Linear Measurement is one of the math units that I really enjoy teaching. What's not to love - we get to use measuring tools, there are tons of real-life applications, you get to send your students scurrying around the school measuring objects and people. You get to try and point out the difference between perimeter and area over and over and over again. Sigh. Oh yeah, there are a few glitches when teaching measurement.
Last year I tried really hard to address some of the common misconceptions and difficulties my students encountered (year after year) during our measurement unit. I really tried to focus on 3 main problem areas:
1. what does it REALLY mean to measure
2. how to compare units of measurement
3. the difference between perimeter and area
Of course, I had to have a fun theme to tie it all together. So we had measurement monsters.
On the first day students brainstormed all the ways we could measure a monster. I displayed the monster on our screen but also had a monster stuffed animal (helpful for thinking about mass).
Then I directed the conversation into linear measurement. We created an anchor chart showing what we knew at the start of the unit. Then I gave each student a copy of the monster and had them measure the monster anyway they wanted. I wanted to check out their skills at using a ruler and recording their measurements (shockingly many did not record the unit of measurement and we still struggle with where to start on the ruler!! Ugh).
The next day we tried to work on what measurement really is: the comparison of an object to a known unit - it is not using a ruler. A ruler is not necessary at all!! We just need a known unit (paper clip, straw, centimeter, meter) and use it to make a comparison. We used this little activity with broken rulers to get a better understanding of how to measure.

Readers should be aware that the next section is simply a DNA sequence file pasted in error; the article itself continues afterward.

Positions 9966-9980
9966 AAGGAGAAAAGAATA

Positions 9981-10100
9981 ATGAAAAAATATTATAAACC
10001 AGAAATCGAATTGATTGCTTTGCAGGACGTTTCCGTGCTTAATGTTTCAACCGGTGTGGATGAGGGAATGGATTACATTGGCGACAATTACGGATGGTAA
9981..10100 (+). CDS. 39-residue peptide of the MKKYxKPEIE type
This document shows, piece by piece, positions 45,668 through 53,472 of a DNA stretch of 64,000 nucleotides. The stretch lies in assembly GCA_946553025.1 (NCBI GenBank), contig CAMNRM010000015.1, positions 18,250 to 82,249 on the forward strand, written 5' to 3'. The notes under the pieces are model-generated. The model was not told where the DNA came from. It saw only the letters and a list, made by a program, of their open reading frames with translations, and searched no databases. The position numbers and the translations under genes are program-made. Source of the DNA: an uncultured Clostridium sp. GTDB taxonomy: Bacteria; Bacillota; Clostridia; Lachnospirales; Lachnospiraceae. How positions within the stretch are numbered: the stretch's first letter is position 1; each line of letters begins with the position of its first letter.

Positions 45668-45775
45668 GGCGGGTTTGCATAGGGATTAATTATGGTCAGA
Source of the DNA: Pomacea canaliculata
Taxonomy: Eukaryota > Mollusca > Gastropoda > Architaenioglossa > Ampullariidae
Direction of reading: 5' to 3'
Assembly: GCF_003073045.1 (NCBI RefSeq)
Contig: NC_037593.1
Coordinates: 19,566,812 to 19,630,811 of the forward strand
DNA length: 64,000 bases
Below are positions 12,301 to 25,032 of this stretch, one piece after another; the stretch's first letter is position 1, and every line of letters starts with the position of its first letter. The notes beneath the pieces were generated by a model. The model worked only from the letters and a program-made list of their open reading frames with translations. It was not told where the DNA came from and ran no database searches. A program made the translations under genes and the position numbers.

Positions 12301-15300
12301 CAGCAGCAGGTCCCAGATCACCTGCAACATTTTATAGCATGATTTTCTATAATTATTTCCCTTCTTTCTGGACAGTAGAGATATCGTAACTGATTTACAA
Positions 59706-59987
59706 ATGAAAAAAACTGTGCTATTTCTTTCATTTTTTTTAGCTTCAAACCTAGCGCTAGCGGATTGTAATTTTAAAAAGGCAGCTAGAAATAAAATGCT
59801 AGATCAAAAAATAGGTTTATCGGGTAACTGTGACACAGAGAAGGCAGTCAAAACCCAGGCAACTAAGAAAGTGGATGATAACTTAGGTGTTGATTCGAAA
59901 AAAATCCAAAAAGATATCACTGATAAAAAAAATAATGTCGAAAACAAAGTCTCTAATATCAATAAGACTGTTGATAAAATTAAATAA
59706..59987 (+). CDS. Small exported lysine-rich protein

No, I did not chew on and break all of our rulers!! I gave students paper rulers that had only part of the numbers showing.....like from 3 cm to 7 cm or the ruler started at 11 cm to 15 cm. They had to figure out how they could use the ruler to measure. This lead to some great discussion and brainstorming.
Next we worked on selecting the best unit of measurement for objects in our world - a great way to develop benchmark measurements.
We used meter sticks, classroom rulers, centimeter cubes and base ten blocks to build our models.
We continued this activity by using the cards to do independent practice in our notebooks. We also created this note for our books.
Next we created these one-eyed monsters, placed them around the classroom and found the perimeter of the object. They were placed on desks, charts, nametags. They were everywhere!! This lead to another great discussion on how the unit we use to measure effects the answer - some measured with centimeter cubes other with square counters.
Then it was time to build our monsters out of modelling clay. These monsters needed a home so we made plans for a Monster Manor. Students designed a floor plan and calculated area for the manor and each room.
All in all we had a great time and I feel that this was my most successful year teaching measurement concepts. If you want to check these activities out they are available in my TpT store.
Click on the picture to check them out.